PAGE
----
Jennifer W Atkinson
B CUSP 118
Evaluates progress at the conclusion of the first year through the construction of a portfolio and offers an experiential learning opportunity, either on- or off-campus. Prerequisite: either B CUSP 115, B CUSP 116, or B CUSP 117; may not be repeated. Offered: Sp.
ENVIRONMENTAL ETHICS AND LITERATURE
This course introduces key philosophical issues and debates in the field of environmental ethics. Over the quarter we will examine some of the following questions: What are our moral obligations to animals, plants, species, ecosystems and future generations? Does the natural environment have "intrinsic value" (and what might this mean)? How can we achieve environmental justice? What are the rights of animals? Across all of these questions, we will consider the application of ethical principles to current issues in land use, wilderness protection, agricultural practices and food systems on local and global scales.
While we will primarily focus on contemporary texts, our study will also draw on older philosophical works in order to contextualize the historical development of human interactions with nature. This course will include a significant number of in-class film screenings as well, and provide opportunities to explore environmental values as they are expressed in literary fiction, art and poetry.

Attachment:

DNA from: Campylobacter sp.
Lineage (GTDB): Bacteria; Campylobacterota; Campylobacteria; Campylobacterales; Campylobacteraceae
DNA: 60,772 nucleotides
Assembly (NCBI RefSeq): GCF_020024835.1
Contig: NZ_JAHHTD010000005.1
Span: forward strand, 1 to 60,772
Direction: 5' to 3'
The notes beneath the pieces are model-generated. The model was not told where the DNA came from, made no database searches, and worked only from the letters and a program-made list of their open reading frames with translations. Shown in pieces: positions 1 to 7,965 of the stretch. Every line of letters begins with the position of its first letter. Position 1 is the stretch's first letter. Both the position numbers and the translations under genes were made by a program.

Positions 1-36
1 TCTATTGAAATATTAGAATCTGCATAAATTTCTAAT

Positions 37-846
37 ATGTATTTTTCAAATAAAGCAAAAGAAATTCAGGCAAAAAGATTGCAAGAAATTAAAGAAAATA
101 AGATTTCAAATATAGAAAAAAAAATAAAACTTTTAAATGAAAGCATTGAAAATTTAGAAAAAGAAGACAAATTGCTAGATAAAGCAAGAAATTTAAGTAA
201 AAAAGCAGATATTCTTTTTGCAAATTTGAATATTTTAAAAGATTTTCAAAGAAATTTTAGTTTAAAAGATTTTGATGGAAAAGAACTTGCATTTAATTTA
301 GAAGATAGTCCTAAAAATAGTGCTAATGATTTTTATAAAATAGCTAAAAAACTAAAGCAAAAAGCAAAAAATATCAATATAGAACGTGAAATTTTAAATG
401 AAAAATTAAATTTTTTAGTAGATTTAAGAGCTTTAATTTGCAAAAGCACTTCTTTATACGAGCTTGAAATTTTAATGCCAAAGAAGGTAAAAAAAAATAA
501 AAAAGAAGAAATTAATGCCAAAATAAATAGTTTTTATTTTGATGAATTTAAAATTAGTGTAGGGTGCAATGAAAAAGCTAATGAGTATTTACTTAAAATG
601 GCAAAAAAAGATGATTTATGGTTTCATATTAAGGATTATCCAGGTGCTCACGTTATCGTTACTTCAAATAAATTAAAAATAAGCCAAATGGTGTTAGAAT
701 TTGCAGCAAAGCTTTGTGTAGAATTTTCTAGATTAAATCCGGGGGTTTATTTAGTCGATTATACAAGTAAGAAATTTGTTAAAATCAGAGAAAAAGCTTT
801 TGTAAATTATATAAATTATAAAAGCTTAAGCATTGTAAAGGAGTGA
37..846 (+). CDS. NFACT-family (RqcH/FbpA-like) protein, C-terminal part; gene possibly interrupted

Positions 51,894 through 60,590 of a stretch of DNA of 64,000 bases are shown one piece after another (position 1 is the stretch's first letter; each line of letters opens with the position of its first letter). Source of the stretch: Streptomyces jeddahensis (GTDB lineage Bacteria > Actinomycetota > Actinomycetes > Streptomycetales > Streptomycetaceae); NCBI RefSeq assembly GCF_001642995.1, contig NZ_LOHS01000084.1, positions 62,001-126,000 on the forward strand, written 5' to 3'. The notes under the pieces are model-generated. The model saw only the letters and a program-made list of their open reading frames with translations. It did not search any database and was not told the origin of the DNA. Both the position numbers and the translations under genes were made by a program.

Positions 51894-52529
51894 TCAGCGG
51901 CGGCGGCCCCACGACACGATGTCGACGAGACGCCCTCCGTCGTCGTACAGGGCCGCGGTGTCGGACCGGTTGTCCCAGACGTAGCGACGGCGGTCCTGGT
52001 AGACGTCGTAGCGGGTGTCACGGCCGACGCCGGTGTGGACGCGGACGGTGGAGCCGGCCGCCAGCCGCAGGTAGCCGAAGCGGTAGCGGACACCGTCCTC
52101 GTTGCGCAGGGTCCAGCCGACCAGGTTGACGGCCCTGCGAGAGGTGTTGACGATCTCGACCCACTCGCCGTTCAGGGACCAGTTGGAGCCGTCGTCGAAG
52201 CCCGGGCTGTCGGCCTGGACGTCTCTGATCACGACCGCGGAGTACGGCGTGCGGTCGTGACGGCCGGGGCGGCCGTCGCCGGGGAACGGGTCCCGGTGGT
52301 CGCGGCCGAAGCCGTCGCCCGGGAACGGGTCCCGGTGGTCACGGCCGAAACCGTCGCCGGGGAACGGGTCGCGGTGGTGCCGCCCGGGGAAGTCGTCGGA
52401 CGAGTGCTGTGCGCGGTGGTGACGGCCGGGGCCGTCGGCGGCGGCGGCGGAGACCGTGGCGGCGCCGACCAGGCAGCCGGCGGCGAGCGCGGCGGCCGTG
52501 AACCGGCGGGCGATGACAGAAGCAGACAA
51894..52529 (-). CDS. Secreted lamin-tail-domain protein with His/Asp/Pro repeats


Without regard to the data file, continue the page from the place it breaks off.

The study of environmental ethics will allow students to explore philosophy more generally and investigate core beliefs about themselves and their places in this world. As students move through the quarter, they will become familiar with broader intellectual traditions and philosophic tenets including utilitarianism, holism, socialism, deep ecology and ecofeminism.
Student learning goals
Develop an understanding of philosophical and ethical perspectives on controversial issues presently under debate in the field of environmental ethics and in public discourse more generally.
Develop an "ethic of ecological justice" and explore its application to particular environmental cases.
Produce a final portfolio that presents and evaluates learning from the first year of study in CUSP; reflect on connections made among courses and assignments, and offer projections for how academic accomplishments may contribute to future goals.
Increase communication skills through speaking activities, presentations and group work; generate a cooperative spirit as a community of students and mutually support one another as writers/learners through workshops and peer editing.
General method of instruction
Seminar-style discussions and small group discussions/activities evaluating readings and films.
No special preparation or prerequisite is required for enrollment.
Class assignments and grading
Evaluations of student performance will be based on participation in group discussions, completion of weekly online journal entries, a midterm paper and final portfolio.